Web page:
Despite a natural inclination towards the chaos of colours and shapes more commonly observed in modern abstractionism and slices of Bauhaus, I found myself drawn to a more calm piece titled “Dancing Mutants” by Filipino artist, Hernando R Ocampo.
Ocampo, H (1965) Dancing Mutants [Oil on canvas]. National Gallery Singapore, Singapore
The contrast between the dark and more muted colours, the bright reds seeping through and the earthy green, I had to take a closer look. I stood in front of this piece for a couple of minutes, trying to decipher the title and its connection to the art itself. A gallery curator approached me, sensing my absorption and maybe confusion too. The curator proceeds to point out the dancing mutants. I cannot see what he sees initially. I see the figure next to the figure he points out. This is the beauty of this piece. The same discoveries are not made by everyone at the same time, it requires a little bit more time to absorb. This is why its surprising hypnotic quality is almost a requirement to appreciate the piece on a deeper level. From a distance, it just seems to be a combination of colours in different forms, but actually those forms are perfectly harmonised to create a whole different story depicting mutant plants and beings. Despite not initially recognised by myself as a traditional abstract piece, this piece is in fact very abstract. When trying to define the word ‘mutant’, my imagination automatically proceeds to a grotesque result of a scientific anomaly. Yet these designated mutants seem simplistically elegant and balanced. The simple yet vibrant shapes and colours, yet the expression of something very dark.
Upon further exploration of the meaning behind this piece, I discovered that the enigmatic, organic mutants that seem to be oscillating alongside nature, are part of the depiction of an atomic bomb. An artistic response to the atomic age succeeding World War II. Ocampo worked as part of the post-war Neo-realist movement, seeking to move away from pre-war art, to redefine an era through art. Upon first glance, the mutants seem very tribal, like they are performing a culturally focused ritual involving dance and fire, but it is far from this somewhat picturesque scene. An example of how preconceptions in art can distort our interpretation.
For myself personally, after having discovered the true meaning behind this piece, my mind made the automatic link to the well-known photo taken during the Vietnam war. View the photograph here. The photo shows a nine-year-old child running naked after being severely burned on her back by a napalm attack. The name of the girl was Phan Thị Kim Phúc. The connections to Ocampo’s piece are made with the body movements, the desperation is clear from this alone. The authenticity of war and fear is evident. In 2008, Phúc said “ Forgiveness made me free from hatred. I still have many scars on my body and severe pain most days but my heart is cleansed. Napalm is very powerful, but faith, forgiveness, and love are much more powerful.”. Much like the dancing mutants, who despite being the result of nuclear disaster, still are vivid and beautiful beings, untouched by thoughts of war from the observer. Phúc identifies the power of this feeling she possesses. Part of my family lived in the Vietnam war; they were the boat people. I suspect this is a reason why this connection was made almost instantaneously. This photo is sometimes regarded as the photo that defined the Vietnam War. It allowed people that were not there to understand, even if it was only a little bit, what the horror of this war was like. Forms of art can give insight into a reality that people may never experience themselves, but it has the power to express the emotions behind it. ‘Dancing mutants’ gives insight into the mindset of Ocampo, and many people like him that were subjected to those terrifying times.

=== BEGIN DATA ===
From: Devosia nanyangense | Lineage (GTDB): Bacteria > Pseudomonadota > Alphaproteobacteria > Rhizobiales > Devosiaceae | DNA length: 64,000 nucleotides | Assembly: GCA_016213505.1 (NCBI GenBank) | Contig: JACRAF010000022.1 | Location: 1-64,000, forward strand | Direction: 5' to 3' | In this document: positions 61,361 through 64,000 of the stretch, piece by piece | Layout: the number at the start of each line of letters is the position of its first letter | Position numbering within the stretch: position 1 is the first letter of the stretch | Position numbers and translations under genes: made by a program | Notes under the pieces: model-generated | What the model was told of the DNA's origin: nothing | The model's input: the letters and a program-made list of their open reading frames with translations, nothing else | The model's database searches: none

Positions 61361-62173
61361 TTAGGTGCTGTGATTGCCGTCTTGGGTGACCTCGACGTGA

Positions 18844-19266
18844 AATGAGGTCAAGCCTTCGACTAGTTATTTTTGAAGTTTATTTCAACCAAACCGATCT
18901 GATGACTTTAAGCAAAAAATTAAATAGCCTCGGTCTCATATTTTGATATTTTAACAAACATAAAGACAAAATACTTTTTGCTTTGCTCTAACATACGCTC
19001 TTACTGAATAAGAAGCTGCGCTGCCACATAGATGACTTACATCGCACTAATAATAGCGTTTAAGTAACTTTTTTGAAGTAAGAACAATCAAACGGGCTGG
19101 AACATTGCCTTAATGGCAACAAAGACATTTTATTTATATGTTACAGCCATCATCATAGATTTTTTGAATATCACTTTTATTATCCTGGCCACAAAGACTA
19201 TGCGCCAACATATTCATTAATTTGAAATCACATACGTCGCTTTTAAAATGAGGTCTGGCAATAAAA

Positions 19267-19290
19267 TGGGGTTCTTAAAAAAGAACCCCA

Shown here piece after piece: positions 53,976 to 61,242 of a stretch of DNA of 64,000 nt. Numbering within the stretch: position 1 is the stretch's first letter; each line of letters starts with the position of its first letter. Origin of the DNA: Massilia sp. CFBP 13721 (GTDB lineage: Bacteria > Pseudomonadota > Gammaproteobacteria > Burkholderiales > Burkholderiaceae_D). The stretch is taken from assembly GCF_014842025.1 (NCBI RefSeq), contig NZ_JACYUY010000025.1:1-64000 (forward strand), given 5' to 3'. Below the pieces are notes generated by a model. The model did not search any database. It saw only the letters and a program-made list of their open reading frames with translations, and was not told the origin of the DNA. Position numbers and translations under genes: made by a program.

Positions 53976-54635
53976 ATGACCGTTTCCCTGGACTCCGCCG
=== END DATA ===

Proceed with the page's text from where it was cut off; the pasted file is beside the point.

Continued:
The stylistic inspiration, much like the other pieces in Ocampo’s mutant collection, was obtained from the film, ‘The Beginning of the End’, which is a black and white science-fiction film.
The plot revolves around an agricultural scientist who has grown enormous vegetables with the aid of radiation from nuclear explosions. The locusts that feed on these genetically modified vegetables rapidly become gigantic monsters who attack the nearby city. It does not come as a total surprise that the film contains questionable special effects, storylines and acting. I think this adds to the mutant effect, they are not meant to be predictable nor necessarily realistic, much like the films. The quivering quality the mutants possess through the shapes their bodies are made of however, is what gives them a human-feel, thereby removing the science-fiction element, and not completely disregarding their link to reality. We must ask ourselves, what impact is this having on society’s view towards concepts like genetic modification? An example of how the scientific world and the art world can easily intertwine.
The shared interest and intrigue of ‘Dancing Mutants’ between the curator and myself in a vast gallery, is just a personal example of why people are truly connected to art. People from different backgrounds, different preferred art styles, can still be surprised with what will capture their eye, and what will capture those around them. The identification of the mutants shows us why we can’t always be directed to see the same concept, some things are meant for interpretation. It is that interpretation that causes further inspiration. It is that interpretation that is also deeply important to understand the meaning behind art. This simplistic, but profoundly expressionistic piece with a harrowing symbolism shows us not to let art get lost in a gallery, no matter how big the gallery, because curiosity will surprise us. It could open our minds to another person’s reality. Art will surprise us in ways we did not think it ever could.